Of the patients with thyroid nodules in our data, one third underwent FNA. Papillary thyroid carcinomas were found in six patients and medullary thyroid carcinoma in one patient. Papillary carcinomas mainly affect adolescents between 15 and 17 years. Most of the cases showed normal echogenicity, which were not in line with common hypoechogenic findings in cases of thyroid carcinomas [7]. Various international recommendations have been developed to stratify the risk of thyroid nodules based on US sonographic features [22]. While these recommendations are widely used in the adult population and lead to a reduction in the number of thyroid nodule biopsy, their usefulness in the pediatric population is still debatable and requires further research [23]. The indications for FNA of pediatric thyroid nodules, as recommended by the American Thyroid Association (ATA), are a nodule ≥ 1 cm, history of radiation exposure, or suspicious US features (hypoechogenicity, irregular margins, increased intranodular blood flow, microcalcifications, and enlarged lymph nodes), but the ATA in the last report emphasizes that US characteristics and clinical context, rather than size alone, should be used to identify nodules that require FNA. [7]. Researchers identified that a lack of response to levothyroxine therapy or an increase in nodule diameter during levothyroxine therapy are additional factors that suggest malignancy [14]. The cancer rate in patients with one nodule was higher than that in patients with multiple nodules [9]. On the other hand, nodular HT may demonstrates certain features that correlate strongly with benign pathology, such as a sponge-like appearance, greater than 50% cystic components, hyperechoic echogenicity, and a thin, regular halo [24]. Sonoelastography, a non-invasive technique, can be used to distinguish pseudonodules from true nodules to eliminate unnecessary FNA [25]. Using a standardized reporting system to describe US features of thyroid nodules, such as the American College of Radiology Thyroid Imaging Reporting and Data System, may prevent underdiagnosing thyroid cancer and performing unnecessary workup for patients with benign nodules [26]. In our cohort, FNA-confirmed carcinomas were present in one male (10%) and six females (7.6%). Studies have suggested that a thyroid nodule in a male patient may have a higher rate of malignancy, and a male-to-female ratio of 1:4 for benign nodules was found, but the ratio for malignant nodules was 1:1 [27]. These findings emphasize the importance of thyroid US as a diagnostic modality in cases of goiter, especially in male patients and in cases of negative thyroid antibodies.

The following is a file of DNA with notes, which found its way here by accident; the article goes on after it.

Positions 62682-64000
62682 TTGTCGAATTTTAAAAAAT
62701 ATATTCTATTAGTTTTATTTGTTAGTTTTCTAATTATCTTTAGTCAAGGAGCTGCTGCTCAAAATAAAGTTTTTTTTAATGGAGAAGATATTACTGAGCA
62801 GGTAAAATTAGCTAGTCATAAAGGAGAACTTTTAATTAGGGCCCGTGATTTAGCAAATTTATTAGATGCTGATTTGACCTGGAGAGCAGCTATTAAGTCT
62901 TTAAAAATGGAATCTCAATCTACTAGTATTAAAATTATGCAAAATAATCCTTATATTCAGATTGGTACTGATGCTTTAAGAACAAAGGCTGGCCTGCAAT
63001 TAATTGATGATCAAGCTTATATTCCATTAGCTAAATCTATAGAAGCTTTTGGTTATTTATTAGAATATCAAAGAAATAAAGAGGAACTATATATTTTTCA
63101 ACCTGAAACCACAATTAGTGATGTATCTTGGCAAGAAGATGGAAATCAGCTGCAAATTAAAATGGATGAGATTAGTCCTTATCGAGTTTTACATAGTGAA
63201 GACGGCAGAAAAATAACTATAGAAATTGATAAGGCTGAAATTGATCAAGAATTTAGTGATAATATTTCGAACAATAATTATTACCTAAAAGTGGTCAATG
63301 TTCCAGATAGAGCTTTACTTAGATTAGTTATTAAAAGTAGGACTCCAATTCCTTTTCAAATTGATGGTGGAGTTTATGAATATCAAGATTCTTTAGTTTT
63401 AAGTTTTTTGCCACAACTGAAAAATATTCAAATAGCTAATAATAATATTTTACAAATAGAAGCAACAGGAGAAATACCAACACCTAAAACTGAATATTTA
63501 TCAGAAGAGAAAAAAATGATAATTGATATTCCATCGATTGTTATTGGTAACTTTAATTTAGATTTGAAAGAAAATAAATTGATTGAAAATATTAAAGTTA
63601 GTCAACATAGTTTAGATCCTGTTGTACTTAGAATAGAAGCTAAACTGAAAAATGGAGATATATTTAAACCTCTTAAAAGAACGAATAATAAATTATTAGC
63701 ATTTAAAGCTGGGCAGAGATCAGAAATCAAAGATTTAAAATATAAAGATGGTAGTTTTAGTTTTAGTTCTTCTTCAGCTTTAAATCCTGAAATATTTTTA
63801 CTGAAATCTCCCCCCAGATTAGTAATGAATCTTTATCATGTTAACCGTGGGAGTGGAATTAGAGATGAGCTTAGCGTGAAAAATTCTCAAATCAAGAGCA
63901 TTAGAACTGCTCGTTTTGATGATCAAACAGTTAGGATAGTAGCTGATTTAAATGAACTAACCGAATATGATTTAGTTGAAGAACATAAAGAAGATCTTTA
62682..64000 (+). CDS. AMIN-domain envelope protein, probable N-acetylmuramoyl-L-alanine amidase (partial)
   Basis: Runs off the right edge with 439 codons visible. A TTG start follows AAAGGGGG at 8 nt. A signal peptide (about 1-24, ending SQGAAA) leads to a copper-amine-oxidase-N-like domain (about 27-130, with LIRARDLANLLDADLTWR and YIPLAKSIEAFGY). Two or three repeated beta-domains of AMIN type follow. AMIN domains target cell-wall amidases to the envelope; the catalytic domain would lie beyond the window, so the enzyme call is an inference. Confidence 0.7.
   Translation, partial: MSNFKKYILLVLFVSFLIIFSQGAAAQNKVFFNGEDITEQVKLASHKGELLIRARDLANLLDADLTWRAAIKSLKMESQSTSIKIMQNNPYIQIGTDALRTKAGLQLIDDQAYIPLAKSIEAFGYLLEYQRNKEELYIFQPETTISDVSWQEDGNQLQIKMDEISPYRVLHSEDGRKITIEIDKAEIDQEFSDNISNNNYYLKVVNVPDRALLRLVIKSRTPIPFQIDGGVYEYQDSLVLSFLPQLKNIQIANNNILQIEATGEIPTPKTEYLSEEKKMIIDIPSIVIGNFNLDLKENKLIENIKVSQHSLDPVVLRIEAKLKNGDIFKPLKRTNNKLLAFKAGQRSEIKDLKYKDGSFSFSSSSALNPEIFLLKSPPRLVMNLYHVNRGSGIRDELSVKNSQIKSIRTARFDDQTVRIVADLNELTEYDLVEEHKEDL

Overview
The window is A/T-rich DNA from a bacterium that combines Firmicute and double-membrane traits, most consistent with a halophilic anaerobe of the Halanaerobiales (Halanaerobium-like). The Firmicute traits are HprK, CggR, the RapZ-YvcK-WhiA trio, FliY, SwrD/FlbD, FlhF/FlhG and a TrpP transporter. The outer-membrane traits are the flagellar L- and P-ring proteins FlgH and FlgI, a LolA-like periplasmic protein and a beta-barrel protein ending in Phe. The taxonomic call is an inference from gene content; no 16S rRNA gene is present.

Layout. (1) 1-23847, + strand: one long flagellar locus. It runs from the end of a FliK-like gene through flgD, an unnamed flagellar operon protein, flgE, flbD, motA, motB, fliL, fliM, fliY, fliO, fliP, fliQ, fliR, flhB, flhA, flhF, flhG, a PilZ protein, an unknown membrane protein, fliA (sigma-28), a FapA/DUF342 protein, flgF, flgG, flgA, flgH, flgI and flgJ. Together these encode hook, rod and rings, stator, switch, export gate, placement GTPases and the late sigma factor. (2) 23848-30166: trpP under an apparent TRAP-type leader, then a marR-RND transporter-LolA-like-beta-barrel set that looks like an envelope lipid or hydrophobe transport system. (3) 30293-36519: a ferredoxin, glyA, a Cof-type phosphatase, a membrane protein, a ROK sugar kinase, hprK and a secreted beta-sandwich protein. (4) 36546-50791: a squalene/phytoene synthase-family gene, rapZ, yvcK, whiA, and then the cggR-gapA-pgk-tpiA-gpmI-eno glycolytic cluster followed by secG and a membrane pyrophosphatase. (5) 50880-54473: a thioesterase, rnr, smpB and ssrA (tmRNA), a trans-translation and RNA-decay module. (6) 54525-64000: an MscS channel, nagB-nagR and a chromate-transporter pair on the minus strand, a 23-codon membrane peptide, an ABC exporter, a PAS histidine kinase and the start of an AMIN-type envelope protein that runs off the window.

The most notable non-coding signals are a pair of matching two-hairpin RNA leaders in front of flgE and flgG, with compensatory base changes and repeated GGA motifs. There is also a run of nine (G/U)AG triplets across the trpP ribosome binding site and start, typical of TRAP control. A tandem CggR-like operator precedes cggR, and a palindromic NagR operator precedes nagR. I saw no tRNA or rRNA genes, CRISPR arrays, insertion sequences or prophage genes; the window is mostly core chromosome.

US features of nodular HT are variable and there is overlapping of findings commonly seen in benign and malignant nodules [20]. Pediatric HT is commonly associated with enlarged lymph nodes in the lower part of the thyroid gland with 98% sensitivity and 100% specificity [21]. Although FNA is the gold standard for diagnosing HT, it is not used in routine clinical practice because of its invasive nature [24]. HT is generally diagnosed based on clinical data and elevated anti-TPO and/or anti-Tg AB levels. The sensitivity of biomarkers in cases of HT is about 90%, but they can sometimes be negative in histologically proven cases of HT [25]. In Italy, thyroid nodules were found in 31.5% of cases of HT, where thyroid cancer was found in 9.5% of patients with thyroid nodules, and 45% of cancers were associated with lymph node metastasis [26]. FNA was indicated if the nodule size was ≥ 1 cm, which may explain the high incidence of lymph node metastasis in Italian patients [26]. In our study, out of the six cases of papillary carcinoma, three cases (50%) had thyroid nodules less than 1 cm in size. Thyroid nodules in children have a risk of malignancy three to five times greater than the adult population [27]. It is crucial to revise the indicated size for biopsy in pediatric thyroid nodules, and we propose that the decision for FNA be based on a scoring system that includes the clinical background, radiological characteristics, and nodule size, and this requires further studies.